UJ students counted as Jamestown residents for census

UJ students cheering volleyball
University of Jamestown students don costume-fun attire while cheering on the women's volleyball team October 2019 in the Harold Newman Arena. John M. Steiner / The Sun

University of Jamestown students who lived on campus will be counted as Jamestown residents even if they had left the community at the time of the census due to the coronavirus pandemic.

"We reached out to our students on April 17," said Karen Crane, senior director of marketing and communications for the university. "We positively wanted the students counted for Jamestown."

For census statistics, the community a person lives in is usually based on where he or she reside on April 1 of the census year. This year, that was adjusted for college students displaced by the coronavirus pandemic.

"Even if they are living with parents now," Crane said, "they could be counted where they live the majority of the year."

That means about 750 people who might not have been counted as Jamestown residents will be, according to Dustin Jensen, vice president for student affairs at the university.


"The bulk of the students haven't been around since March 7," he said. "There are a few that didn't have any place to go, but most left at spring break."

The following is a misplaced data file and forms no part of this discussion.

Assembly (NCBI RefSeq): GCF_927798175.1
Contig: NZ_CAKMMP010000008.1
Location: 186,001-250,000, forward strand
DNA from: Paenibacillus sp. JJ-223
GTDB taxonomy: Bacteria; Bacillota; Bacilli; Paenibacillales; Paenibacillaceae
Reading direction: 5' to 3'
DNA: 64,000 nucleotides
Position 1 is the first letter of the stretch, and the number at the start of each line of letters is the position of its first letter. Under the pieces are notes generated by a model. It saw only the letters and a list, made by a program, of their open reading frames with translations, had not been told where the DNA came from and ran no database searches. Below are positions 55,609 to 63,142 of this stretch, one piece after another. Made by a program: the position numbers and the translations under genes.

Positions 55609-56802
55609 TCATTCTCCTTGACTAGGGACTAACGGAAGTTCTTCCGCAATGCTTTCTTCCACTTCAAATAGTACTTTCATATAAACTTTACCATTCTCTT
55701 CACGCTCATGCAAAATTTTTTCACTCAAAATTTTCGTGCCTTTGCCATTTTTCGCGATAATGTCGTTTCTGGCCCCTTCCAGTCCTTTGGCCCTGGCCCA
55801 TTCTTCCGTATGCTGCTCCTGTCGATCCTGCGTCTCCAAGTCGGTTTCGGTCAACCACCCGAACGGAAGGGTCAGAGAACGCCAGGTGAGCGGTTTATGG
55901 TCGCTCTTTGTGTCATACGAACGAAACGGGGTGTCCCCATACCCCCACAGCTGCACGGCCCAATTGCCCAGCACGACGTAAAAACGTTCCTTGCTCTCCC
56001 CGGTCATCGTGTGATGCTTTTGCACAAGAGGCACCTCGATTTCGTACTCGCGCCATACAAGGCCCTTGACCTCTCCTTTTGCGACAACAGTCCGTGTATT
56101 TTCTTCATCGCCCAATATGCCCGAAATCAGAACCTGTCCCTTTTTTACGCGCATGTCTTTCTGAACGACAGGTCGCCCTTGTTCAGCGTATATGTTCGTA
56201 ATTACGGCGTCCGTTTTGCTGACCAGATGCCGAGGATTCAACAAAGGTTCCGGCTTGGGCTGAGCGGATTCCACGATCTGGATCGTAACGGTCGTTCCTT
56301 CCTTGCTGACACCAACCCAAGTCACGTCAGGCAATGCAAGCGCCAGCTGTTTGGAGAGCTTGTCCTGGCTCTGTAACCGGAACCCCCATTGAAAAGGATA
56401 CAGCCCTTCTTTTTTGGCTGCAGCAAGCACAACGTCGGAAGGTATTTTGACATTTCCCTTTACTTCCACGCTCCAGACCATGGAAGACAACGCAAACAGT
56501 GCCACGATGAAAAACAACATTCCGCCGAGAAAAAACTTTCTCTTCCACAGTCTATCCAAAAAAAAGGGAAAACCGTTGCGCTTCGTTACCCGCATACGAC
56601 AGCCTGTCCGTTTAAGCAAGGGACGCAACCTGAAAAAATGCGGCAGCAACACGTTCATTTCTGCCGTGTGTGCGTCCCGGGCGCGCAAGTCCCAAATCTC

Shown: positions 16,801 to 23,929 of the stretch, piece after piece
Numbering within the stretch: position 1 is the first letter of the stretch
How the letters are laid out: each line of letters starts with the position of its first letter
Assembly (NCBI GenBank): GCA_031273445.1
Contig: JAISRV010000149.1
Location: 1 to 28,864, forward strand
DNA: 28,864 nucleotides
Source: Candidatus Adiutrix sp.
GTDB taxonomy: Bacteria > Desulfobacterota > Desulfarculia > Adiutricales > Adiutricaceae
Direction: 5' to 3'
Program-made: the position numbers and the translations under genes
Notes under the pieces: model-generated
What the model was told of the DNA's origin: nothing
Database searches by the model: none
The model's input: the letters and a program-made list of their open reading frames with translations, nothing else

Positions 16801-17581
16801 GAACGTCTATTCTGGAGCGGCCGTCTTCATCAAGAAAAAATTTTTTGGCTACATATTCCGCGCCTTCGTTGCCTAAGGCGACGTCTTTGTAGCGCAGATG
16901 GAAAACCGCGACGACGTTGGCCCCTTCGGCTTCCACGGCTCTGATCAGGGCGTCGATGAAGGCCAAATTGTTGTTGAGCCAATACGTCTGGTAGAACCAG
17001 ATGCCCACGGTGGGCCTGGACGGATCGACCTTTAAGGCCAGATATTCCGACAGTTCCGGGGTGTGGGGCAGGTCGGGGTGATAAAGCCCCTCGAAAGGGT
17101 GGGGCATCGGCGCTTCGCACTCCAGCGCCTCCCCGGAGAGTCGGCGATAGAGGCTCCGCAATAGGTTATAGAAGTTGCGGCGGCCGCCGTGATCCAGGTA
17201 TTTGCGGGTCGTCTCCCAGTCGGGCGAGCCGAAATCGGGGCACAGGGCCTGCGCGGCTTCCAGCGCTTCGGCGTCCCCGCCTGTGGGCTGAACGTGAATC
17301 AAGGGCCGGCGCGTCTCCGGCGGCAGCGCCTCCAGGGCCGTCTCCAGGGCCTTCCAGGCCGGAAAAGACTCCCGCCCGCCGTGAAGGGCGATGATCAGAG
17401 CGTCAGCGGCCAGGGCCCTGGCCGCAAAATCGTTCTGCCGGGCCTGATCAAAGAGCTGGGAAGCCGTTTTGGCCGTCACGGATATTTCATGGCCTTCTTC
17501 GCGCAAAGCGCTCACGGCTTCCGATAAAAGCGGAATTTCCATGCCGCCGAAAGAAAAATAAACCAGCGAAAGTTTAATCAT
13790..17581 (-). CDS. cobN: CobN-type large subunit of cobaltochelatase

For Jamestown, the 750 student residents amount to about 5% of the city's population.

Many federal programs for local governments are based on population, according to Dwaine Heinrich, Jamestown mayor.

"It's huge," he said. "... they say it amounts to $1900 per year in federal allocations of funds for all governments from the state on down to the local city and county."

The 750 University of Jamestown students mean about $1.4 million each year in federal dollars for the state and other local governments including the city of Jamestown.

While the funding associated with the students being counted as Jamestown residents helps the community, it also helps maintain the accuracy of the census.

"I think without this situation (coronavirus pandemic) they would have been counted to Jamestown anyway," Heinrich said.

It is also important for the University of Jamestown.


"We're happy to be part of the community," Jensen said. "It is just another connection for the college and the city."

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